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Taking The Pain Out Of Car Sales

16:38 Fri 16th Jul 2010 |

Buying a new car - whether it is really new or just new to you - can be a potential minefield for the uninitiated. Cars are complex machines and the untrained eye can find it difficult to distinguish the dreamboats from the definite tanks.

First of all, weigh up what is your priority? Obviously if thrift is the biggest consideration then used and nearly new is the way to go - with average second hand prices now a fifth of the annual average wage, you can avoid taking on too much debt. That said there is a very strong case for saying that drivers have never had it so good in new car sales.

"The downturn in consumer spending has hit dealerships across the country. The good news for buyers is that a weak market means strong deals. Manufacturers and dealers will continue to fight hard for every sale," a motor industry spokesman told WhatCar?

After a year of lacklustre sales and sluggish activity in a market that is more stuffed with competition than ever before dealers are turning to drastic mark downs in an attempt to shift stock - with a bit of judicious bargaining, sale prices more than £5,000 below list price are not unheard of.

Also when weighing the options, consider what you are looking for in a car. Just being the first owner to turn the key in an ignition is a privilege that will cost you several thousand pounds in the instant it takes to turn a new car into a nearly new car - but it may be worth that money if it comes with the peace of mind of a fully comprehensive warranty and the knowledge that nothing is likely to go wrong for some time.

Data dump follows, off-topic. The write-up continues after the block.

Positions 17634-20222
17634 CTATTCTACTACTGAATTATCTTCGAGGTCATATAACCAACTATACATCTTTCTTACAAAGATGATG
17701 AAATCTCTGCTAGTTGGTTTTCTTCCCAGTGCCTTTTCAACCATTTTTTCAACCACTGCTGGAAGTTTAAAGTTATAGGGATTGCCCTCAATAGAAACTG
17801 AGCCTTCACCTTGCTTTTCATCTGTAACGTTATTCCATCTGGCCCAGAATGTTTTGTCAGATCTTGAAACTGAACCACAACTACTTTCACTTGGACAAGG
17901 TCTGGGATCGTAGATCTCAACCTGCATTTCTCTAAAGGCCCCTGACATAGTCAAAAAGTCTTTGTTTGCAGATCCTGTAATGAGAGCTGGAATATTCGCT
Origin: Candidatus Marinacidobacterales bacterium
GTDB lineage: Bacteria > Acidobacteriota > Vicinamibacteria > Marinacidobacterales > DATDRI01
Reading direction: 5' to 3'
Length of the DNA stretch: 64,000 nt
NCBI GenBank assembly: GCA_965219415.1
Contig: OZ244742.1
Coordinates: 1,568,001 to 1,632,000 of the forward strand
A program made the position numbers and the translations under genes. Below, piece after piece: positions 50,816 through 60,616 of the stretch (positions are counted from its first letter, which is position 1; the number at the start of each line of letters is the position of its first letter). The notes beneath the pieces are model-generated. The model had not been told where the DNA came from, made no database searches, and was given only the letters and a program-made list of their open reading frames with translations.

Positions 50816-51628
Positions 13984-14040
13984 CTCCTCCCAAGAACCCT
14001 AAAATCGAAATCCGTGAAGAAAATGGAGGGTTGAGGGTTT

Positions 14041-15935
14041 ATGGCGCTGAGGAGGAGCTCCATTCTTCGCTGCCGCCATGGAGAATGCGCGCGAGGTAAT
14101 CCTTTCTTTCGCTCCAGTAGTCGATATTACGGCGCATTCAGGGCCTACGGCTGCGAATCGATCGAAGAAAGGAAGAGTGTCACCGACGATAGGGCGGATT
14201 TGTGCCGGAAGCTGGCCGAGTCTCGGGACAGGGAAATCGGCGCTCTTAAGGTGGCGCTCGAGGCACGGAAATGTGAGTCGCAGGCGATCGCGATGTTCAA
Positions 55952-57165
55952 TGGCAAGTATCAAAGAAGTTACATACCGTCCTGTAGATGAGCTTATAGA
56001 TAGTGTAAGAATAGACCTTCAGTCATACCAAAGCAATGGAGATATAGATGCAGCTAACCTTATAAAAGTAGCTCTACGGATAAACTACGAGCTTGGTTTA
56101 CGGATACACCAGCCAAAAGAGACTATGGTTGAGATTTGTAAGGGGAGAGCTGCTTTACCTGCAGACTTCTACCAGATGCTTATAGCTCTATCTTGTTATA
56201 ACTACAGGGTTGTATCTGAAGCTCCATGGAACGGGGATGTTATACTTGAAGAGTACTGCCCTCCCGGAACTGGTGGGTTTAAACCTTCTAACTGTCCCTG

A third option to the traditional new/used choice is the nearly new vehicle - with the prestige of owning a latest model vehicle but the pleasure of letting someone else shoulder some of the sharpest costs of depreciation. Once again, sluggish sales on the forecourts is driving some dealers to reclassify "new" as "nearly new" stock to avoid manufacturer's pricing, so you may actually be able to snap up a brand new car.

Whichever route you take, do your homework. Thousands of car prices are listed online and in classified magazines every week - taking the time to check what the market price of any model you are considering is could save you thousands. Secondly, set yourself a reasonable budget, and stay within it. Setting out without any upward limit is a recipe for disaster.

If you are buying off the used market, remember one important phrase: caveat emptor, or let the buyer beware. A careless decision could cause you a nightmare in the long run. Most people will not be mechanically qualified to test the roadworthiness of a vehicle. But even the most mechanically inept can make a few basic checks.

Make sure that the engine plate of the car matches the number on the registration document and the service history. Thoroughly inspect the body work under good lighting for signs of rust, especially if the vehicle is five years old or more.

Check the feel of the front seat, and the brake pedal for sign of use. If either is worn down or obviously feels soft and unresponsive then this could be an indication that the vehicle may be older and have a higher mileage than the odometer indicates - recent research indicates that "clocking" a car's mileage is still a problem in the UK, despite anti-tamper devices.

Remember that a car with the proverbial one careful elderly lady owner may be as liable to engine problems associated with lack of the care and the attention of regular use as a raked-out boy racer-mobile is from overuse. For cars more than three years old, check back through the MOT records and ensure that the current certificate is valid - although be aware that an MOT is certainly not a clean bill of health.

Finally, wherever you're buying your motor, don't allow yourself to be pressured into a purchase by an over eager or aggressive salesman. Verbally expressing interest is one thing but don't sign anything until you have given the matter some thought. And if you are buying second hand remember the magic words: "sale is subject to a satisfactory inspection by an independent automobile association".

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